On the fifth day of Christmas….I was inspired by my friend, the Velvet Moon Baker.
Tash is an amazing blogger who hails from Donegal (one of my favourite places in the world – if you’ve seen my Twitter picture lately, that’s me in a Donegal jersey with the Green M&M); I love reading her blog and seeing how she come up with such creative baked goods, even limited by what she can get in her small fishing village (and I will admit – she makes me feel incredible guilty when I moan about how hard it is to get things in London)
But when I was browsing, I found her recipe for gingerbread fudge. I liked the idea, and it inspired me to tweak a recipe from Love and Olive Oil for cookie dough fudge to come up with my own gingerbread fudge.
I decided to demonstrate both types of fudge (because I am a generous blogger!) and let you decide which would make a better holiday gift for your friends and family…
Velvet Moon Bakers Gingerbread Fudge (adapted from Velvet Moon Baker)
450g milk chocolate (or any chocolate, really, but milk is the favourite in my house)
1 tin of condensed milk (either the Carnation or Sainsburys own brand is fine)
1 teaspoon ginger
1 teaspoon cinnamon
1 teaspoon allspice
1/2 teaspoon nutmeg
Easiest directions in the world: steam condensed milk and gradually add the milk chocolate bit by bit so that it melts. When about half of the chocolate is melted, add in the various spices (if you leave it any later, the chocolate becomes a bit difficult to stir)
Once the chocolate has completely melted (no lumps!), place a liner over a pan and pour the fudge mixture in to cool (just as a tip: I like to use my loaf pan, as I find it creates a shape perfect for squares of fudge). Let it sit for several hours before placing in the refrigerator overnight – never put warm fudge into the refrigerator.
When you finish, you can cut it up into small squares. The result? It’s a very chocolate-y gingerbread fudge. So when you try it, the main flavour you’ll taste will be chocolate, but there’s a nice spicy aftertaste that is very reminiscent of gingerbread. It’s probably quite similar to eat a piece of gingerbread which has been dipped in chocolate.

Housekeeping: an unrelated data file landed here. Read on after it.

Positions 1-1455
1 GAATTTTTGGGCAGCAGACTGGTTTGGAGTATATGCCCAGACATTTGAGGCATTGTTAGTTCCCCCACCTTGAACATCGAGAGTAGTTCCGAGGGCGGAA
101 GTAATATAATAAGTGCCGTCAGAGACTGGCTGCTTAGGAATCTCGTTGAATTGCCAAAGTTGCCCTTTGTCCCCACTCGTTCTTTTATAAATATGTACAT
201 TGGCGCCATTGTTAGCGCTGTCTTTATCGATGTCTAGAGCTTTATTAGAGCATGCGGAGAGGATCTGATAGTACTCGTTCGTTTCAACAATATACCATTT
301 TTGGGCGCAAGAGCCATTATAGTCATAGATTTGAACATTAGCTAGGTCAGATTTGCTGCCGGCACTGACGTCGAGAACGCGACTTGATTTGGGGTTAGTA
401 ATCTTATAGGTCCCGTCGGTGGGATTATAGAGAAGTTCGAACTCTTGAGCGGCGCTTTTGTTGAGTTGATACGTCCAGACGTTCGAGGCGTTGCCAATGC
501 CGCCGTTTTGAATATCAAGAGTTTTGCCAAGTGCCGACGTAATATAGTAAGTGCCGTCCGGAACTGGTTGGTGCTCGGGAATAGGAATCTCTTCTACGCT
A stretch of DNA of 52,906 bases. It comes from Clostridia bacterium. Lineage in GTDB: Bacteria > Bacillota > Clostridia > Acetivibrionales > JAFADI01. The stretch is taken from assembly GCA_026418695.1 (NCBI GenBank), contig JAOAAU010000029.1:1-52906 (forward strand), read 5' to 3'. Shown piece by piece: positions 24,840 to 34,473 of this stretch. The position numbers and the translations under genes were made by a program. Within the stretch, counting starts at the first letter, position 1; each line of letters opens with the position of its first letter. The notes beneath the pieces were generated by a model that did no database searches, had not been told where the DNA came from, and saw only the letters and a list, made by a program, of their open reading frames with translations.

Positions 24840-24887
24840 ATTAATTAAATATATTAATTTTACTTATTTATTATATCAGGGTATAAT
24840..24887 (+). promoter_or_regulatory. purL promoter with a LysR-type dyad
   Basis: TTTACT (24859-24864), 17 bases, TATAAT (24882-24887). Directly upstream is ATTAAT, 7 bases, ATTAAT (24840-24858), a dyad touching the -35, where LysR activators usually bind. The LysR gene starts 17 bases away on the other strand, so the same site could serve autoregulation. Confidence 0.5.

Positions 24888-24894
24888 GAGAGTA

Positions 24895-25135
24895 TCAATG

Yet this fudge from Love and Olive Oil is a bit more full-bodied – a bit more like munching on a piece of gingerbread itself.
Gingerbread Cookie Dough Fudge (adapted from The Cookie Dough Lover’s Cookbook)
Cookie Dough Ingredients
1/2 cup dark brown sugar
1/4 molasses (or in the UK, black treacle)
1/4 cup unsalted butter
1 teaspoon ground ginger
1/2 teaspoon vanilla extract
1/2 teaspoon allspice (note that allspice can be hard to find – but it is not the same thing as mixed spice, as I used to believe)
1/2 teaspoon cinnamon
1 1/4 cups flour
1/3 cup light brown sugar
1/3 cup unsalted butter
1/3 cup half and half (half milk, half cream)
1 teaspoon vanilla extract
3 1/2 to 5 cups powdered sugar
Cream together butter, sugar and molasses in a mixing bowl. Mix in the various spices until it’s thoroughly mixed into a dry powder. It’s important to note that this will be very dry (more dry than most cookie dough), but that’s fine, as it’s going to be mixed into the fudge.
Combine the sugar, butter and half and half in a saucepan over low heat. Mix regularly while the butter melts, until the sugar is well combined.
Take it off the heat and allow cool for a minute. Then mix in the cookie dough. Start mixing in the icing sugar, one half a cup at a time. Keep mixing it in until the dough is very stiff and solid (so that it’s not liquid, although it will still be slightly oiled from the butter – basically, as Beardy Boyfriend said, until it’s just passed the point where your hand mixer would break down).
Again, at this point tip it into the lined pan. Let it cool for several hours and refrigerate overnight. Once cool, cut into small pieces.
So tell me, how do you like your fudge? Chocolate with a spicy aftertaste or do you want it more like a fresh piece of gingerbread? Let me know!